What has worked for us, for several years now, is basically the "small group" as our primary expression of church. We did this when we lived in California, and when we moved to Tennessee, we managed to get "plugged in" to the same scenario here. What I'm referring to is not a once-per-week meeting, or some sort of coerced or contrived program. We do meet weekly, to sing, pray, take Communion, study the Bible, and just generally converse and communicate. But what I'm really talking about is a group of believers who have decided to live lives fully committed to one another. We can admit our faults and sins, acknowledge who we really are and how we really feel about things, and know that the underlying commitment will not cease. We take meals to one another during sickness or family crisis, act as emergency babysitters, share personal possessions in common for one another's benefit, we get together for meals, parties and other social events, and we do various service projects and neighborhood outreach things together (sorry -- I'm sure somebody somewhere just yelled "Bingo!" after this paragraph).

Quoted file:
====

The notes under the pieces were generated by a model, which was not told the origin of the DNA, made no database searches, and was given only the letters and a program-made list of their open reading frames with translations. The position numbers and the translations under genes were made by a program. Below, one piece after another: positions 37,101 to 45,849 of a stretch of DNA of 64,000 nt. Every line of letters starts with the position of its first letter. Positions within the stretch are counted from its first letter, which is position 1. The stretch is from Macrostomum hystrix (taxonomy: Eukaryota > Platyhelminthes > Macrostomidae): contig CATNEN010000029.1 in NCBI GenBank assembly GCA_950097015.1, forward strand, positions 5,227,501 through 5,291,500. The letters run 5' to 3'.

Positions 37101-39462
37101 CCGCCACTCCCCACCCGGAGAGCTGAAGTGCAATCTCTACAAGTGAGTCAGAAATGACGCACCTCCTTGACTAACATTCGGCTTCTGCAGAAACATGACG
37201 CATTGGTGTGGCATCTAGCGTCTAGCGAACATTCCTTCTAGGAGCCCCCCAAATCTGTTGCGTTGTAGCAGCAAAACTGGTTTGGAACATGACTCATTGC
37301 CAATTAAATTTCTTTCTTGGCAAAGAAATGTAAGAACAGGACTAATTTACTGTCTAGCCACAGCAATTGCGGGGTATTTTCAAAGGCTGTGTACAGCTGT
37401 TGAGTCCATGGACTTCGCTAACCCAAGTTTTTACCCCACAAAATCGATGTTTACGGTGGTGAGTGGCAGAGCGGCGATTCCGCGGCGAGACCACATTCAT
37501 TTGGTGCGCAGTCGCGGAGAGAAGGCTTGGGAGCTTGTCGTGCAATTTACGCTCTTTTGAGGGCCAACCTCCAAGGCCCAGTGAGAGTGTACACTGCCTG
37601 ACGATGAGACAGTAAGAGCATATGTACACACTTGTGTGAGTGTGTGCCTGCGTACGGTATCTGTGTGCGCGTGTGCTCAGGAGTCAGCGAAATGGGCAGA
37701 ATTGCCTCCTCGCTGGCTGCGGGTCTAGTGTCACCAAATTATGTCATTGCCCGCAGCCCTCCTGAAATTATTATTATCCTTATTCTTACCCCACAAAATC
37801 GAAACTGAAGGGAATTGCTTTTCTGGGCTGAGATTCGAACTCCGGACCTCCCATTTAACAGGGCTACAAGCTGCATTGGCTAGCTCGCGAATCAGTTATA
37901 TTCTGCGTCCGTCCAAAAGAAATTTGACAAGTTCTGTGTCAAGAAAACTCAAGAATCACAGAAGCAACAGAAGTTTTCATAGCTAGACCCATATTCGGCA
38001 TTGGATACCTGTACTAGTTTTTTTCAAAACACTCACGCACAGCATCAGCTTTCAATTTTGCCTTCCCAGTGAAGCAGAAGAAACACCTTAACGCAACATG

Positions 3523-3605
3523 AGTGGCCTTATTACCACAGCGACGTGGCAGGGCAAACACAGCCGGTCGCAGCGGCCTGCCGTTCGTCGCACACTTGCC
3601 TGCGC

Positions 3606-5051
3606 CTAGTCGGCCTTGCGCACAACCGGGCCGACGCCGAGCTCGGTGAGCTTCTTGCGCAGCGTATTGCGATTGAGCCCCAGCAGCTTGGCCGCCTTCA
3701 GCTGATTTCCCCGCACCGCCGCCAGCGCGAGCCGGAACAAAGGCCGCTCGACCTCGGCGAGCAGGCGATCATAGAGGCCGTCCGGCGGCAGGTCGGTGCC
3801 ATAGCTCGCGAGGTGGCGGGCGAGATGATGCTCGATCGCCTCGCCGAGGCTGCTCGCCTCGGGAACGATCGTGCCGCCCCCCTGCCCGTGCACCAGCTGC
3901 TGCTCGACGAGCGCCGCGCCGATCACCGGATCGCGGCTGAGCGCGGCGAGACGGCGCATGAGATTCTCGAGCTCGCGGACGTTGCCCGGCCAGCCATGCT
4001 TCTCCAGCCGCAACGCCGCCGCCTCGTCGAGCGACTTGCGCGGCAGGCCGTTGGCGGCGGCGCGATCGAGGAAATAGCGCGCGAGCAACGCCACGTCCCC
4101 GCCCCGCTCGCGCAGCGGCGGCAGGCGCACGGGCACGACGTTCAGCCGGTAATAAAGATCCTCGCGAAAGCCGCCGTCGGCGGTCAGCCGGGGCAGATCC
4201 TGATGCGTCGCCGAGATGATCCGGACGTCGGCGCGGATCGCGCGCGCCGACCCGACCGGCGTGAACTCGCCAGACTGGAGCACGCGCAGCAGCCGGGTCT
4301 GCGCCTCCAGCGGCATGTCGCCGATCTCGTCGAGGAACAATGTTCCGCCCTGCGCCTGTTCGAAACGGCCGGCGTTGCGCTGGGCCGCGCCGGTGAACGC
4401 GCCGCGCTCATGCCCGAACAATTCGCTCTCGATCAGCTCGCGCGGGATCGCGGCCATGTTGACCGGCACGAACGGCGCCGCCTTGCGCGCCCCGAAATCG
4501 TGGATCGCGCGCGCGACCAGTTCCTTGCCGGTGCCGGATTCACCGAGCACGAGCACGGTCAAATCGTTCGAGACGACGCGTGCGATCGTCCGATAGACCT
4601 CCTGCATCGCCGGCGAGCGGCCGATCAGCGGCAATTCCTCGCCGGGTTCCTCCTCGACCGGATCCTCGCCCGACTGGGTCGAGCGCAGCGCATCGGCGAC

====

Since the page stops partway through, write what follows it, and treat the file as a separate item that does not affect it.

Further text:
I don't mean to over-idealize this. It's messy, imperfect, and doesn't always function in a healthy or beneficial way. But I am being honest and transparent when I say that I believe every member of our group would agree that it's been tremendously beneficial overall, and certainly is the most intimate intersection between our individual, personal faith in Jesus and our need to share that faith experience with other believers.

*My family means my wife and me. Our only child has moved out of the house, and it's possible that we might be making different choices in many areas of our life if we had children in our household right now.


  1. CH,

    Thanks for that. I am becoming more and more strongly convinced that small groups are where it's at. I have no clue how to find one around here (and I don't want to start one - what a coward, eh?), plus I don't think my wife would go for it anyway. Except she is working two double shifts every weekend for the next year or so while in RN school, so she doesn't go to church anyway.